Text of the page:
When I began this bathroom update, painting the floor was the project I was excited to do most. Luckily it was the kind of project you do last, and that’s precisely what kept me motivated to finish all of the other projects in the bathroom I needed to do first. Well, I finally did it. And I LOVE it! Ohhhh, just you wait. I made my own stencil for this project, but I’ll give you some other resources later on for where to purchase them.
If you’ve been keeping up on the progress of this bathroom, you’ll remember how I installed new beadboard wainscoting, built new bathroom shelves, refreshed the old mirror, and painted the shower. I did the whole thing all by my lonesome over the course of about 3 weeks and boy, was it WORK. But I’m telling you right now, the end result was totally worth it.
So let’s get this show on the road! Let me show you what I did.
Foam rollers ( I used these)
Small paint brushes for touching up
High traffic water-based Polyurethane (I used one similar to this)
I began by cleaning the floor REEEEALLY well. For a little better adhesion you might consider taking some sandpaper to the tile to make some little microscopic scratches for the paint to grab onto. Me? I just scrubbed it down with an abrasive sponge and called it good. I also removed the caulk from around the toilet and tub, and then unhooked the sink and moved it out. I’m wishing I would have done the same with the toilet, which I’ll explain why a little later.
Next up, start to paint. I used Rust-oleum’s Chalked paint in Linen White.
Aaaand add a second coat.
Looking much better already! Now onto the fun part. I made my stencil on my own using my cricket, (which unfortunately I couldn’t make large enough for 12 x 12 tiles so the spacing is a little bigger than I would’ve liked) but I’ve seen some beautiful stencils you can buy from Royal Design Studios.
Once the base coat of the floor had plenty of time to dry, I began using my stencil with the Rustoleum Chalked Aged Gray chalk paint. Here’s a tip, wear socks to keep the floor from getting dirty. 🙂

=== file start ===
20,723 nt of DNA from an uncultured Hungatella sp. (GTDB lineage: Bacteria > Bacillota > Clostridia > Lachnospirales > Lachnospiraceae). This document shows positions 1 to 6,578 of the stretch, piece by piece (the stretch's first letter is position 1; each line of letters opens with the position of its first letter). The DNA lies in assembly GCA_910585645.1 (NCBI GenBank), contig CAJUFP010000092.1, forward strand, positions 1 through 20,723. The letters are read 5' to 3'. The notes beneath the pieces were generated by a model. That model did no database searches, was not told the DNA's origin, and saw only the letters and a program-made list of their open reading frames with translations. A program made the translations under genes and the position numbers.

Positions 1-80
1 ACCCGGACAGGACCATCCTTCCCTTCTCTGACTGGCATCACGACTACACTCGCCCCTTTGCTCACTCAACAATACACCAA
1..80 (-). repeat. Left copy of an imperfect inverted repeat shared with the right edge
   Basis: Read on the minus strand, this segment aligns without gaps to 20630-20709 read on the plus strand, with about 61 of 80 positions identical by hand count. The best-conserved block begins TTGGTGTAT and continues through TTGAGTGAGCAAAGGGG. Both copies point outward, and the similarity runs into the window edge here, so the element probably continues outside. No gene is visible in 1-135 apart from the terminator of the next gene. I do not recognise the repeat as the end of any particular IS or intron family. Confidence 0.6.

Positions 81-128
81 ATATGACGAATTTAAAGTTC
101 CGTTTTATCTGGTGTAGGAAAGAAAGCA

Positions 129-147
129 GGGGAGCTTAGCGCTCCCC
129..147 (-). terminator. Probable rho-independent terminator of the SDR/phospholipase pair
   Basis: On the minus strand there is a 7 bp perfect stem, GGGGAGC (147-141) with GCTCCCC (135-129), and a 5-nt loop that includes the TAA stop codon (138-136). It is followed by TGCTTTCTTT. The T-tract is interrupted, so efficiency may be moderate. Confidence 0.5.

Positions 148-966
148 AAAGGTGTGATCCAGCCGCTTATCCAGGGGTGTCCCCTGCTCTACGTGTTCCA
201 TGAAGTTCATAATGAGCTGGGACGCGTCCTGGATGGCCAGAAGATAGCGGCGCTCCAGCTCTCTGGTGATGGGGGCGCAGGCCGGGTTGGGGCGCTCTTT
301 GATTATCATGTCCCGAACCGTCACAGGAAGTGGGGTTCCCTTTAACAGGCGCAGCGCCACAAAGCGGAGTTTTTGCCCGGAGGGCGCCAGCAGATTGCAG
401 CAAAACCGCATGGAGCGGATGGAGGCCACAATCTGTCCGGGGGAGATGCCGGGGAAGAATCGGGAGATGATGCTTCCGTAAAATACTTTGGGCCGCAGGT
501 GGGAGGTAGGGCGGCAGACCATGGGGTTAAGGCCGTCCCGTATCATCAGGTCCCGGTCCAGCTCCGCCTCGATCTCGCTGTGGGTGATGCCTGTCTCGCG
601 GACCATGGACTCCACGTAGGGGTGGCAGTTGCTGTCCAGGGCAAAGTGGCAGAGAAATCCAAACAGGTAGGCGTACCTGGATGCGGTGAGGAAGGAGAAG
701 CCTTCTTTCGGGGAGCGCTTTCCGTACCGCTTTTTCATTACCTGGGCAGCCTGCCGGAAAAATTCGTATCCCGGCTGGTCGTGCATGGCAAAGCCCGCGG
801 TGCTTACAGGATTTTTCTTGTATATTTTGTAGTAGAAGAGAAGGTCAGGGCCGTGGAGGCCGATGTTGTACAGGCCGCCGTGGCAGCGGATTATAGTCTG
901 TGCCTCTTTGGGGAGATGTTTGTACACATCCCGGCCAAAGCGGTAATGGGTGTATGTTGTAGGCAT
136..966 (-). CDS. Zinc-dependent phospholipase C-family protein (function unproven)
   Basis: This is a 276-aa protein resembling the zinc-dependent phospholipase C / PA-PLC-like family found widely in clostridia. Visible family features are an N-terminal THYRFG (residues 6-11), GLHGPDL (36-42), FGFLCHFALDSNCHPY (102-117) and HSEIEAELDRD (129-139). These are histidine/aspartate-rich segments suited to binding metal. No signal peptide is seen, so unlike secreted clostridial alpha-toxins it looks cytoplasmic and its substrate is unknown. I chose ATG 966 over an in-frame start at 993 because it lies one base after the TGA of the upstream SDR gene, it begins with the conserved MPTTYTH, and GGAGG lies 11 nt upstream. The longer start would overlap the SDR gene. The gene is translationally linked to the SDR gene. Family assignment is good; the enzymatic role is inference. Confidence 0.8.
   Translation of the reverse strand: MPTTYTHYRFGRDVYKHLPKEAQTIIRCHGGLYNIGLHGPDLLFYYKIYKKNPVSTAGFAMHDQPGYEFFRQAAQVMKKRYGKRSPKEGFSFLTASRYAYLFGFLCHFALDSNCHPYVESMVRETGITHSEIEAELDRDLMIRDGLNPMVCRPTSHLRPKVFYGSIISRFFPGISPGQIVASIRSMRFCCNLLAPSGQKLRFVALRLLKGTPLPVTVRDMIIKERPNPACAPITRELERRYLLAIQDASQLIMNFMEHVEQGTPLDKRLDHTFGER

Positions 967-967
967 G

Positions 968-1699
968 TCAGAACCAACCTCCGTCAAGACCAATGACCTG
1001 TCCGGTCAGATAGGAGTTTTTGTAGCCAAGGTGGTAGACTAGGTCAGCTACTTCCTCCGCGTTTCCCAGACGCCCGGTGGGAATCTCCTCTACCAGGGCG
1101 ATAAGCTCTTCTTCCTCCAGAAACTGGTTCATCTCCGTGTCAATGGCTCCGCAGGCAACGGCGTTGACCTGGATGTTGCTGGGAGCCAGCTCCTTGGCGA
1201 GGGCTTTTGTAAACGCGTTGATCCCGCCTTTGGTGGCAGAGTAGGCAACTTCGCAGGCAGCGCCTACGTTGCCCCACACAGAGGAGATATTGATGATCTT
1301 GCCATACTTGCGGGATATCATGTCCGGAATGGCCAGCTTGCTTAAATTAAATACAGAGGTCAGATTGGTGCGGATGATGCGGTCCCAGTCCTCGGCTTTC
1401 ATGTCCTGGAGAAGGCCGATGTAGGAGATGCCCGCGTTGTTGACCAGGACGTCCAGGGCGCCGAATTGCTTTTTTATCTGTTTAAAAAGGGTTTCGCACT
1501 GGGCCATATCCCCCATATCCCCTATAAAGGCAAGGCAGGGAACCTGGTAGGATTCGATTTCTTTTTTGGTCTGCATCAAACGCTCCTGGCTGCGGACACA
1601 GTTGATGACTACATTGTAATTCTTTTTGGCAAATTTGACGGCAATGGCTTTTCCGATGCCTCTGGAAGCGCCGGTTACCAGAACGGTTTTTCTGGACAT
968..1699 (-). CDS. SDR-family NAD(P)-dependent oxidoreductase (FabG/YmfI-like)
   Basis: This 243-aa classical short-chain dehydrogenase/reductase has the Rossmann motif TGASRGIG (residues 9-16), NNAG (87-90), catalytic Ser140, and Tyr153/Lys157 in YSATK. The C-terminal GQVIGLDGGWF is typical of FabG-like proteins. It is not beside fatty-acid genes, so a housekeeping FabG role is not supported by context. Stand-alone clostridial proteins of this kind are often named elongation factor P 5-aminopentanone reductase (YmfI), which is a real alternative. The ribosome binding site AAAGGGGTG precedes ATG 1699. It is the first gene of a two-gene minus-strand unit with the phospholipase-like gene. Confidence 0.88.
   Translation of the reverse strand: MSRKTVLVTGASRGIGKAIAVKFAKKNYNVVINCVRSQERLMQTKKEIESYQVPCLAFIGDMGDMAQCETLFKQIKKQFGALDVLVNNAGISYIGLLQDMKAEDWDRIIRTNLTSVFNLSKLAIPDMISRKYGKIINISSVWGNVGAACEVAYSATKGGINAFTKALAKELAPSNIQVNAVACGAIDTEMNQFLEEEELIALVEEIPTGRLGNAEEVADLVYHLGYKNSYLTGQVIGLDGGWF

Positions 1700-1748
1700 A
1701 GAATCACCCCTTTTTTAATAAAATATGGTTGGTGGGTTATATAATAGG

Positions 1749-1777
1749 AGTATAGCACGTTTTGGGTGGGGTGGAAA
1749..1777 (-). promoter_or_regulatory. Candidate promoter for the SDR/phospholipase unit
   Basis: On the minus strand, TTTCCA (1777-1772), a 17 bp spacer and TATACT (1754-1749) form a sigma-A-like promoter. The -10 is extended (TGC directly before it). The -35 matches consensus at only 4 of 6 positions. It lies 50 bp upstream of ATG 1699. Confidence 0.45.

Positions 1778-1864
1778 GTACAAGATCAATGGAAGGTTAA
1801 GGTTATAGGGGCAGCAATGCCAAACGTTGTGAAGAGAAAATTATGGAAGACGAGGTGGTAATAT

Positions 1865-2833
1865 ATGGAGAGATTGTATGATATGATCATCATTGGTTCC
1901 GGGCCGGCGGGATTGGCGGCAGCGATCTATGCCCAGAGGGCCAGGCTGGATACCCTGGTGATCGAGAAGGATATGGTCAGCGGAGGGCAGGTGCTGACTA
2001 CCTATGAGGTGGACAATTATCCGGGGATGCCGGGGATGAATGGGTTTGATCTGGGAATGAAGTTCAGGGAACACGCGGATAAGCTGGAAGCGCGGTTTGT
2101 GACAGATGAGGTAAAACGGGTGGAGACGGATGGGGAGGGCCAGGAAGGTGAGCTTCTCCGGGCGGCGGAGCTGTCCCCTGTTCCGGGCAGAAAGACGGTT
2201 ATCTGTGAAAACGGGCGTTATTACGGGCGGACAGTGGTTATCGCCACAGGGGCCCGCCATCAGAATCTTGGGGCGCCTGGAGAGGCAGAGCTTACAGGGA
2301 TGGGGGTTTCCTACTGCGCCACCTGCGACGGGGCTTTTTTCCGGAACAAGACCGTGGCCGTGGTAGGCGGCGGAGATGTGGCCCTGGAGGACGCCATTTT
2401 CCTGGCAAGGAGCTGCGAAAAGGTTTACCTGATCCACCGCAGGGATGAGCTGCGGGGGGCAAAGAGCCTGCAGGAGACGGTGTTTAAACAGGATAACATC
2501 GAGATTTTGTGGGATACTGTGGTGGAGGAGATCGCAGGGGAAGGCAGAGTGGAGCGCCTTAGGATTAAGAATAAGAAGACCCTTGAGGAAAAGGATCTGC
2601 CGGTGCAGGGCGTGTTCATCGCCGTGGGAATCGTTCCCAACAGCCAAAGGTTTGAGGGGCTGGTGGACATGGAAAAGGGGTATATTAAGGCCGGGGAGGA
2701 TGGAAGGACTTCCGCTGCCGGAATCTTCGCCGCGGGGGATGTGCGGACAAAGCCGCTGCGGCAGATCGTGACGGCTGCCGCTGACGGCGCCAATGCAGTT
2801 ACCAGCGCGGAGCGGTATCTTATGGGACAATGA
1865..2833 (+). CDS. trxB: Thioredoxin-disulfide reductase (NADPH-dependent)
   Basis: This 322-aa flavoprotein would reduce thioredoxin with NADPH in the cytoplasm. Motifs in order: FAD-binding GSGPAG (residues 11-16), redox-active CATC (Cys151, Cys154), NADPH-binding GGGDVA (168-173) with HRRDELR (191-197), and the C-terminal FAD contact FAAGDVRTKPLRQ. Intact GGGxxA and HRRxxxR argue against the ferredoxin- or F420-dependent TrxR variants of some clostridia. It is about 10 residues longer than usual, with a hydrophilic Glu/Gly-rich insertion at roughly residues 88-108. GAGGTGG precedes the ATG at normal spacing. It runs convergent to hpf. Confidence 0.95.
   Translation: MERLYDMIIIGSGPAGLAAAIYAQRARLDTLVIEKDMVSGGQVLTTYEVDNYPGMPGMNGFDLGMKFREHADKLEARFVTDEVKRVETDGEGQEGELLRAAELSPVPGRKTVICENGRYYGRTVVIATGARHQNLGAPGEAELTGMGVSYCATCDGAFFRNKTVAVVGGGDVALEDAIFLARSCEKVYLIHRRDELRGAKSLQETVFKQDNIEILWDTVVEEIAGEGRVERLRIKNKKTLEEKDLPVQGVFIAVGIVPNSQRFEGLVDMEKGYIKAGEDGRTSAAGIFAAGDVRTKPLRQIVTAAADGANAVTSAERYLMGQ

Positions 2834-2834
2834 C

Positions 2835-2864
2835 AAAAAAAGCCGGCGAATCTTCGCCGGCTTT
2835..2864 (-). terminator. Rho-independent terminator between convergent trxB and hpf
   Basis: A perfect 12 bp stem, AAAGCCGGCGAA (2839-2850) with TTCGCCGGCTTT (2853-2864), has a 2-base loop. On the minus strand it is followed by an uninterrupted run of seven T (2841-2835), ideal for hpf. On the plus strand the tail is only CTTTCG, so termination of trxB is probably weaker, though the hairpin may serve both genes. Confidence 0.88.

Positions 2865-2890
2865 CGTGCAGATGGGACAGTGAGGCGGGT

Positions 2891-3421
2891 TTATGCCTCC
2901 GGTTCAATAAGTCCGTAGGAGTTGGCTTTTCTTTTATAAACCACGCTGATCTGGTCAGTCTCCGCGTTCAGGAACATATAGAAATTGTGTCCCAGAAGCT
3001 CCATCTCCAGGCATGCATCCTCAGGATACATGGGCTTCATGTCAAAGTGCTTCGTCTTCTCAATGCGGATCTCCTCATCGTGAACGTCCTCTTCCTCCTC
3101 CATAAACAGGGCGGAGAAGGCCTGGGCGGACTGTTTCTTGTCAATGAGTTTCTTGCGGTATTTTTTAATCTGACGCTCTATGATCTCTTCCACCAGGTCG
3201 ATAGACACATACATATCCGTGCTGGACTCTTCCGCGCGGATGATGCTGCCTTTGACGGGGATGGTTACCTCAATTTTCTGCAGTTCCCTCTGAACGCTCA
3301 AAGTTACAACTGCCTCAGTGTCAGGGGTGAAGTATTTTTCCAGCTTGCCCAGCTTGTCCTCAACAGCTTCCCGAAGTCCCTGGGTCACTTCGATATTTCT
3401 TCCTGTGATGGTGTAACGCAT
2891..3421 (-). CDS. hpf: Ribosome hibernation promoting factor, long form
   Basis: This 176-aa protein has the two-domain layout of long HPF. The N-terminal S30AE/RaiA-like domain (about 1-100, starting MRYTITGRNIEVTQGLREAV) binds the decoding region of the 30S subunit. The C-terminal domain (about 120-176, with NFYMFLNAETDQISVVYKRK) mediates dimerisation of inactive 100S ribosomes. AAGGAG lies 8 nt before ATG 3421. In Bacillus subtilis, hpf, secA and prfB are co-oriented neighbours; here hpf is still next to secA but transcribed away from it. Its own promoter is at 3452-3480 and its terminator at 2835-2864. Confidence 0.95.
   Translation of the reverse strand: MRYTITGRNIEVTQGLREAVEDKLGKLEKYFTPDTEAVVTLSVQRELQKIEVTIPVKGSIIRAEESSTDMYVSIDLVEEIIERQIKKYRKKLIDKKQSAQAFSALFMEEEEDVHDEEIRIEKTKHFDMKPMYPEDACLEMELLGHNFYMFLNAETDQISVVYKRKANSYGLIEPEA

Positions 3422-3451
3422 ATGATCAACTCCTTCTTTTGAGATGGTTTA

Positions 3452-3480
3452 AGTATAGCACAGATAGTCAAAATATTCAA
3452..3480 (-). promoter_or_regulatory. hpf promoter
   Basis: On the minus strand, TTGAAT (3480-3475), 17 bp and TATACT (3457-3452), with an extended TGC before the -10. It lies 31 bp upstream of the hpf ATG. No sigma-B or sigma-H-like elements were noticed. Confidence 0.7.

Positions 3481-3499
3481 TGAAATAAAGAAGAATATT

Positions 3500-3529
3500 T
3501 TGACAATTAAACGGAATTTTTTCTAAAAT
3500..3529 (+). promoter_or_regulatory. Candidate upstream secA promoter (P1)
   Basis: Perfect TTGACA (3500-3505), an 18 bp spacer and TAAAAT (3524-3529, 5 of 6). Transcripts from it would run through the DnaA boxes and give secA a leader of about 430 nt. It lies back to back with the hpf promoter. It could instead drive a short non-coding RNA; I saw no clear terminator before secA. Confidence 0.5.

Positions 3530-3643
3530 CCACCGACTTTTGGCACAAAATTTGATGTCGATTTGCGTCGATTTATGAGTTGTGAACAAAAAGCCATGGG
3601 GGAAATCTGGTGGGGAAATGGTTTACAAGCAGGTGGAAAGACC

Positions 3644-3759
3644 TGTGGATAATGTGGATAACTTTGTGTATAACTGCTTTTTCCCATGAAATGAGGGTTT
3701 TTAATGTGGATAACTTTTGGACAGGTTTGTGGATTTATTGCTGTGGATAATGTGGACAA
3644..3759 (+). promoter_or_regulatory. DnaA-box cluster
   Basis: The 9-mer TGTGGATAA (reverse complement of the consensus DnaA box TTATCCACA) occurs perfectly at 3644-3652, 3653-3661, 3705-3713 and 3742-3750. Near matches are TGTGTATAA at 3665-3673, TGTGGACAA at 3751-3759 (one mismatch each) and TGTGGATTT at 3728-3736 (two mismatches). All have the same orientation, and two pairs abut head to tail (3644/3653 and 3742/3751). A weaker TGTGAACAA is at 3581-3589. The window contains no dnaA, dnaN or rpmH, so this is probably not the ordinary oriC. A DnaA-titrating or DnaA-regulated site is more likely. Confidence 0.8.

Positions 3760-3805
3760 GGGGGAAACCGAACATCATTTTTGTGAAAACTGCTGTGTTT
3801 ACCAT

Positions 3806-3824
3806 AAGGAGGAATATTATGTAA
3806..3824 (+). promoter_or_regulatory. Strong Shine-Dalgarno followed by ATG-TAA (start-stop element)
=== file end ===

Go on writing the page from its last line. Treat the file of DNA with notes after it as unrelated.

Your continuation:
I had done some experimentation to see just how saturated I wanted my stencil to be. At first I kept rolling until I couldn’t see any spots, but decided I wanted to go for more of a vintage-y look, which actually worked out much better because then I didn’t have to be so perfect about it. I made sure not to put too much paint on my roller brush or it would seep under the stencil, so I rolled any excess onto a paper towel before applying to the floor. It’s much better to to multiple coats of a thin layer than to do too much paint right at first. Then you’re just asking for trouble.
I rolled all of the whole tiles first, which made it easier to know how I would need to cut my stencil to do the perimeter.
Once that dried sufficiently, I began the perimeter. For the Larger sections of tile I simply bent my stencil and wasn’t too picky about getting the paint all the way to the wall.
Pro tip: Remove everything you can, even the toilet. It was an absolute BEAR to work my stencil around the toilet angles and I wished I would have just removed it entirely. I didn’t get a pic, but I should have so you could see. Luckily it was in a corner and the imperfections weren’t too obvious.
Once I had done all the larger perimeter tiles, I began to cut my stencil down to fit the others. Once all of that was dry, I went back through with a small paint brush and touched up any drips or smears in the paint.
Once that finished drying, I gave it a good couple of coats of a water-based high traffic polyurethane. I love this stuff. It won’t yellow your paint, and its super sturdy. It dries to the touch within the hour, but it takes a day or more to cure, so make sure you’re not doing any dragging of items across the floor too soon or you’ll scratch off all of your beautiful hard work.
Stay tuned for the big reveal of the bathroom! I’m so excited and I can’t wait to show you!
Oh, and if you’d like to come back and read this post later, be sure to pin it with the image below!